- We have distributed dozens of $4000 community-organizing grants, and helped Rosewood Strong (Horry County, SC) access $13 million to buy-out 60 flooded homes.
- We’ve helped almost 30 A2 members join our free EveryAction account, letting them run petitions and send out email blasts.
- 13% of A2 members have received media coverage as a result of A2 referrals resulting in 51 stories. Recent stories about our members appeared in The Hill, The Guardian, Grist, ABC News, The New York Times, E&E News, The Washington Post, Earth Island Journal, Counterpunch, Mississippi Free Press, CNN, and the popular podcast, America Adapts.
- Cynthia P. Robertson of Micah Six Eight Mission, Louisiana, was able to expand her post-disaster relief work thanks to the intervention of A2’s lawyer, Dr Barrett Ristroph, who helped remove some of the hurdles created by her city.
- Terri Straka and Melissa Krupa of Rosewood Strong in South Carolina, were able to relocate from their flood-prone homes, thanks to A2’s advocacy support.
- Treva Gear of Concerned Citizens of Cook County recently reached a settlement against a toxic wood pellet facility. They were represented by the Southern Environmental Law Center, A2 made the introduction.
We believe that grassroots power is key to systemic change, and that the most effective and durable policy solutions will emerge from communities on the front line of the climate and environmental crisis. 67% of our frontline leaders are women and 83% represent Black, Latinx, Native American and low-income communities. They live in cities like Detroit, Chicago, New Orleans, and New York City, but also in small and mid-sized towns including La Playa, Puerto Rico; Miami, Oklahoma; and Koyukuk, Alaska.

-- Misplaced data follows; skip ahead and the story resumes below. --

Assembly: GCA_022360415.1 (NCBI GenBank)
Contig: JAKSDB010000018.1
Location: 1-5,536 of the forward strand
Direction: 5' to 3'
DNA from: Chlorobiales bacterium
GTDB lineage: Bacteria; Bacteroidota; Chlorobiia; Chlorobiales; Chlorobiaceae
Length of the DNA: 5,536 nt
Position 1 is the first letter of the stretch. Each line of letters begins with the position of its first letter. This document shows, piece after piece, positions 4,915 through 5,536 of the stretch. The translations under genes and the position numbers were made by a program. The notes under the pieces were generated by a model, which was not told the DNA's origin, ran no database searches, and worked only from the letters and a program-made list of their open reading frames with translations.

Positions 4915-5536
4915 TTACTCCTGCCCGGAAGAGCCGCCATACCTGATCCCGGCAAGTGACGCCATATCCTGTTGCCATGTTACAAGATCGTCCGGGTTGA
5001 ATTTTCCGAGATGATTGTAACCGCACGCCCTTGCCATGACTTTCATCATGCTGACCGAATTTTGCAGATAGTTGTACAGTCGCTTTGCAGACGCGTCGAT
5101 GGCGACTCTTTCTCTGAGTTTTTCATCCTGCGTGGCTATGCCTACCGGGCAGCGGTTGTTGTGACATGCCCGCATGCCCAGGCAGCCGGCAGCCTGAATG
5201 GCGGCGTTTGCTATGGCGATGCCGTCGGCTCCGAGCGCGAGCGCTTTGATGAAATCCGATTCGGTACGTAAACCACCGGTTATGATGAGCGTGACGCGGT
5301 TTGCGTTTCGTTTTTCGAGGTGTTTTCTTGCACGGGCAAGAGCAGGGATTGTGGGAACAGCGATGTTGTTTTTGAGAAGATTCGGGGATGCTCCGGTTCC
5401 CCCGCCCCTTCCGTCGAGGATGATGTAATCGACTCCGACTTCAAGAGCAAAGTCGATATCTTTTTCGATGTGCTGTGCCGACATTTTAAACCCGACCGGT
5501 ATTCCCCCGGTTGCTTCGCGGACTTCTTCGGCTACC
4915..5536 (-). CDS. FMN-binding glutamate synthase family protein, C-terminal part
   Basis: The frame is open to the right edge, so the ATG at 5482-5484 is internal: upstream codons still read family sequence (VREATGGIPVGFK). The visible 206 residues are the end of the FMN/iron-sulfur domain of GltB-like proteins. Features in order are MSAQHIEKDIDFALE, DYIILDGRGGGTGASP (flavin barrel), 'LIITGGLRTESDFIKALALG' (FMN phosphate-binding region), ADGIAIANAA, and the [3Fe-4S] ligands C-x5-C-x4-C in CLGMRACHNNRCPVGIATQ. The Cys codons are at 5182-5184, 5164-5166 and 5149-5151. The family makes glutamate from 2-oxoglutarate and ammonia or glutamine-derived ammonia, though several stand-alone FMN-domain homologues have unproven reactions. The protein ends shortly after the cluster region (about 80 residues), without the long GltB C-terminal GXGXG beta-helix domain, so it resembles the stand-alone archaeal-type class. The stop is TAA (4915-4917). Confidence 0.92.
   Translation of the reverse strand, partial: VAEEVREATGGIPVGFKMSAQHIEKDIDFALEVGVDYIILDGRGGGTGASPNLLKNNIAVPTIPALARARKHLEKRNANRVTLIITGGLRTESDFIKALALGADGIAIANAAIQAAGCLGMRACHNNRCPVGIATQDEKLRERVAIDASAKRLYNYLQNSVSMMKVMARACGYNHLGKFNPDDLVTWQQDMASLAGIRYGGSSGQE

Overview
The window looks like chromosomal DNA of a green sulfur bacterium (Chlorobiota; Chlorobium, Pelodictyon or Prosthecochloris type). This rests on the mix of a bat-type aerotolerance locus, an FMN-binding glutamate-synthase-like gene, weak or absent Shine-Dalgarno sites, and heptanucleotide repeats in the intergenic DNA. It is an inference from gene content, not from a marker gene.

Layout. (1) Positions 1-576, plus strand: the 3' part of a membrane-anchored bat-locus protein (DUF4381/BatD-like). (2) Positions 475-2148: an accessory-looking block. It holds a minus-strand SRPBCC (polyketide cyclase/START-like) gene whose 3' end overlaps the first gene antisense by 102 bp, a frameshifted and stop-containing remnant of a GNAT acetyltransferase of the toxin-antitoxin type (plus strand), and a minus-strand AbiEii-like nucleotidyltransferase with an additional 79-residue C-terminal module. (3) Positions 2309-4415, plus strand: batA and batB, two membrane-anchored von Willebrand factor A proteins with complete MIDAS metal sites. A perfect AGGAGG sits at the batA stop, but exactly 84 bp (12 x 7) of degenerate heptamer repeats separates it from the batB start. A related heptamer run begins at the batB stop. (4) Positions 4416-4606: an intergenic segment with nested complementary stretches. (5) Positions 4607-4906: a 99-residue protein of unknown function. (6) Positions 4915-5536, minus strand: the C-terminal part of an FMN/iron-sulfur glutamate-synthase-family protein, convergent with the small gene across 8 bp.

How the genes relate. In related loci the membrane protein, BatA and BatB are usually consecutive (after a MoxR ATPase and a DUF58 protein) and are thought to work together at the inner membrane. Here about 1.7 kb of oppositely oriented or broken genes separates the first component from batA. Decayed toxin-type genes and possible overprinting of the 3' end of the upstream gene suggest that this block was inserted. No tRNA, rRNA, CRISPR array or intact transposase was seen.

Our community leaders are diverse: LGBTQ, rural, urban, Indigenous and immigrant. We also have middle-class white leaders in Houston, Charleston and Copiague, Long Island. By maintaining solidarity among different classes, ethnicities, and gender identities, we have gained better support from politicians and regulators. A tight network of cooperation and commitment is essential to the work of curbing harmful development and reducing the use of climate-destroying fossil fuels.
*What's In A Name?
“Anthropocene” is the name of the epoch in geologic history when earth systems no longer follow their natural course but are directed by humans. Its geologic markers, found across the globe, consist of technofossils (industrial litter deposited by rivers and streams) and radionuclides (from atomic blasts). Before it is officially part of the geologic time scale, the name must be adopted by the International Union of Geological Sciences.
But regardless of its official acceptance, Anthropocene has entered our vocabulary. The reason is it summarizes what so many people have understood for two generations: that humans have changed for the worse the physical and biological nature of the planet. The degradation of air, water and soil, the disappearance of habitats and extinction of species, and the growing threat to human civilization itself, combine to make ours a perilous time.
The solution to the crisis is not obscure. It is simply humans acting in concert – in alliance – to protect vital air, water and land, and end the use of fossil fuels and other sources of global warming. Anthropocene Alliance was formed to advance this essential work of self and community transformation.
Illustration top: Giuseppe Pelizza da Volpedo, The Fourth Estate.